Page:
A little overview of books I have recently read or am reading:
A real page-turning true story on the horrible cholera epidemic that ravaged London in the mid-19th century. An eye opener on life in London at that time – a crammed full city lacking proper sanitation methods. I guess the former nurse in me appreciates this medical detective story. Dr. Snow and a clergy’s insight changed the world for the better as they worked hard to track and discover the cause of the outbreak.
I’ve never read anything quite like this book in defense of any issue. Payne carefully goes through verses in the Pauline epistles on the role of women in ministry. It is exhaustively researched, with much detailed explanation of the Greek and on Bible manuscripts. He likes lists, as in “14 reasons for…”, “10 reasons for…” etc! He did an exceptional job proving his points and left NO stone unturned. The book truly represents a life’s work of research – for which we should be grateful. I’d probably only recommend Payne to someone both academic and with a high level of interest in the subject though.
Another book on the same issue…Craig Keener’s book, while academic, is more accessible to your average person so I’d more broadly recommend it to others. If someone was only willing to read one book on this issue, I think this is the one I’d recommend. Paul is often portrayed as a misogynist, but he was actually very progressive and pro-women for his time! Statements from Paul’s epistles are often torn way out of context by liberals and conservatives alike. By liberals to condemn the Bible as backwards and prejudiced, and by conservatives to enforce a modern day patriarchy. A better understanding of the cultural milieu sheds tremendous light.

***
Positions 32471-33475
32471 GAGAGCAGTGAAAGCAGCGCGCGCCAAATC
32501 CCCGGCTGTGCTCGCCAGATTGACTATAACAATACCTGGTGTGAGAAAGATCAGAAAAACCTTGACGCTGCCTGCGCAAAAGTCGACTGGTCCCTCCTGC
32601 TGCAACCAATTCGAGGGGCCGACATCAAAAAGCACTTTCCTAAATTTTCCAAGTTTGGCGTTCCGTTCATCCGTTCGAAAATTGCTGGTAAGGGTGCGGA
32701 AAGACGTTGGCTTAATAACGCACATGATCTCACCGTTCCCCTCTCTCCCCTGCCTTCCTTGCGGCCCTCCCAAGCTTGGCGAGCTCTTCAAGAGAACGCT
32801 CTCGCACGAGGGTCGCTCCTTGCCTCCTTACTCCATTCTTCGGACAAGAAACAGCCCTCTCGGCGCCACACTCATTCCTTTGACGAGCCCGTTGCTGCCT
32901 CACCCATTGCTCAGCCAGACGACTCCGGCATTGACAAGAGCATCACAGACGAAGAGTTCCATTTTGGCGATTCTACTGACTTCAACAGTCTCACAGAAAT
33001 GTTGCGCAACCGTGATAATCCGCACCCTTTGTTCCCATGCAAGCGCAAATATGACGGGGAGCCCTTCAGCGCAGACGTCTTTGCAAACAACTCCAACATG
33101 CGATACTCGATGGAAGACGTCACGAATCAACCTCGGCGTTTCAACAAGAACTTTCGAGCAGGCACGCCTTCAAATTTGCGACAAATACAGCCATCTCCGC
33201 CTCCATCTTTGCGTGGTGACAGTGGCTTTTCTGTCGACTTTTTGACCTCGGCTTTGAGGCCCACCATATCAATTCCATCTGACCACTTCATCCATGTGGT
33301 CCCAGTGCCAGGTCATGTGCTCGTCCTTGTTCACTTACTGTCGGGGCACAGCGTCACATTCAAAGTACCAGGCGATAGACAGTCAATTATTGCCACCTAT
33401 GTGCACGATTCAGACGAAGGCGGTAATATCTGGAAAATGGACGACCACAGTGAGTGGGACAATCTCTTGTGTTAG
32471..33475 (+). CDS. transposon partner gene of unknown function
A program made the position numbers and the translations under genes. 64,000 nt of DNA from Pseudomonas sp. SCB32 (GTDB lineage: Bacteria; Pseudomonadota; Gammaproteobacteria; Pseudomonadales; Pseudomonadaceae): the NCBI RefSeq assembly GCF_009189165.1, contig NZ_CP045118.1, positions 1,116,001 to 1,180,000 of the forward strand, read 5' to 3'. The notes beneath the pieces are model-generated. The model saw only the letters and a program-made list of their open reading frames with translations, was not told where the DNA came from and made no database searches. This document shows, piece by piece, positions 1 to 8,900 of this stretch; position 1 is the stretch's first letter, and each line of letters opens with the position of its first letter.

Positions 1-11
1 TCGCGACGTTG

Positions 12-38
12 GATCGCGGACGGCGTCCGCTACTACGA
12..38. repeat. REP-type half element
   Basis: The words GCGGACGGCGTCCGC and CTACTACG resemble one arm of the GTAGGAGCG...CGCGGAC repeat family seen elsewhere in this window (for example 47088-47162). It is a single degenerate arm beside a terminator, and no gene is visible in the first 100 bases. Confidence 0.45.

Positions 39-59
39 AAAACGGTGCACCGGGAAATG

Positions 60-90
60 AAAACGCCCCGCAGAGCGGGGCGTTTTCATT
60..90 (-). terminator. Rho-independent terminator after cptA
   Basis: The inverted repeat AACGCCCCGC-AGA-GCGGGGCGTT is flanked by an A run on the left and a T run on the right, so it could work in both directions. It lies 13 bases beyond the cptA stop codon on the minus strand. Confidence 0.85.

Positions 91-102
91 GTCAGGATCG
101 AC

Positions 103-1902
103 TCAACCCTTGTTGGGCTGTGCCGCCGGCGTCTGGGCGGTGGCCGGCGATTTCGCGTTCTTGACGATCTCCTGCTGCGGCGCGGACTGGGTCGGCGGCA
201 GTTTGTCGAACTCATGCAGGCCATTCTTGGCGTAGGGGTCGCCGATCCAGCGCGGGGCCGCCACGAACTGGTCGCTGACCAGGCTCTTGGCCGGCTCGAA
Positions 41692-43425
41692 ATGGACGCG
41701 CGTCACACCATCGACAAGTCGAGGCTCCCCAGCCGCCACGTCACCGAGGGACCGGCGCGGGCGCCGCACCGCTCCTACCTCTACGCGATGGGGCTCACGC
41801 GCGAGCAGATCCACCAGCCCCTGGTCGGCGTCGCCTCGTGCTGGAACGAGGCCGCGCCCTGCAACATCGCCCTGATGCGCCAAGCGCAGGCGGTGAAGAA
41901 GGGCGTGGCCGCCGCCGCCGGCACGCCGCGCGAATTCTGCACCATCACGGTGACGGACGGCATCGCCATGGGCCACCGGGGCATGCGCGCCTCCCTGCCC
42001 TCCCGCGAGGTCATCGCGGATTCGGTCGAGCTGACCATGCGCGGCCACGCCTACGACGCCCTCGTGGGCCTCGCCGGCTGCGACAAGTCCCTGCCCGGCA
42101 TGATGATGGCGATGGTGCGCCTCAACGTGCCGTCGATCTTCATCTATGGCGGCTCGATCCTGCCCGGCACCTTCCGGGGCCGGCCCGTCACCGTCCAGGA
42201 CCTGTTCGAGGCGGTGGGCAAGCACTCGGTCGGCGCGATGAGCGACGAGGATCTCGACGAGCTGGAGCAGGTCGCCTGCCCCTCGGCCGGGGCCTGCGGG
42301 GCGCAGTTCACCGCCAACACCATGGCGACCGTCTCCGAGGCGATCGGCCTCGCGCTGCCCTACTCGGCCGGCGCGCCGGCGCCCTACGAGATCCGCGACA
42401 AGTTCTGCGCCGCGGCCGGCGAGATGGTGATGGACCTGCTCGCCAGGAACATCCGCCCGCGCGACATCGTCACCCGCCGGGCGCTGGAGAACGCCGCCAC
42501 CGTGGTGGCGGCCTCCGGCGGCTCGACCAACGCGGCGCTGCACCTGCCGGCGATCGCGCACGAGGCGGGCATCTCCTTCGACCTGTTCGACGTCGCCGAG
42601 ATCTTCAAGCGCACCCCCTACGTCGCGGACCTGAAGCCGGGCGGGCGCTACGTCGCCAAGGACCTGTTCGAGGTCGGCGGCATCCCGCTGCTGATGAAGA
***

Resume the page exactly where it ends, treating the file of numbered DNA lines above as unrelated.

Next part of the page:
I really appreciated Craig Keener, and discovered he has a web site where he posts various articles on biblical issues. It is entitled: Bible Background.
I’m only on chapter 4 of this book and I am reading through it with a friend. Dr. Stephen Unwin is a physicist, and uses math to “prove” (with a high probability) that God exists. Lots of math equations in this book, but he is also a witty writer and keeps things interesting. He’s not proving Christianity (or any other religion) but it is rather from a general theistic perspective.
Finally, I just began this book. It is a collection of essays by over 20 respected evangelical scholars on the role of women in the church and home. The subtitle of the book is “complementarity without hierarchy.” The terminology in this debate can be so divisive. Egalitarians can be unfairly accused of considering men and women to be exactly alike. And this is simply not true. Of course men and women complement each other, yet that does not mean they must be strictly forced into particular roles.
If you’d like to share what you are reading, feel free! One reason I’m reading so many books on the gender equality issue is that I am preparing to write 2 papers on this issue for a seminary class. I’m also reading through most of the Pauline Epistles as well.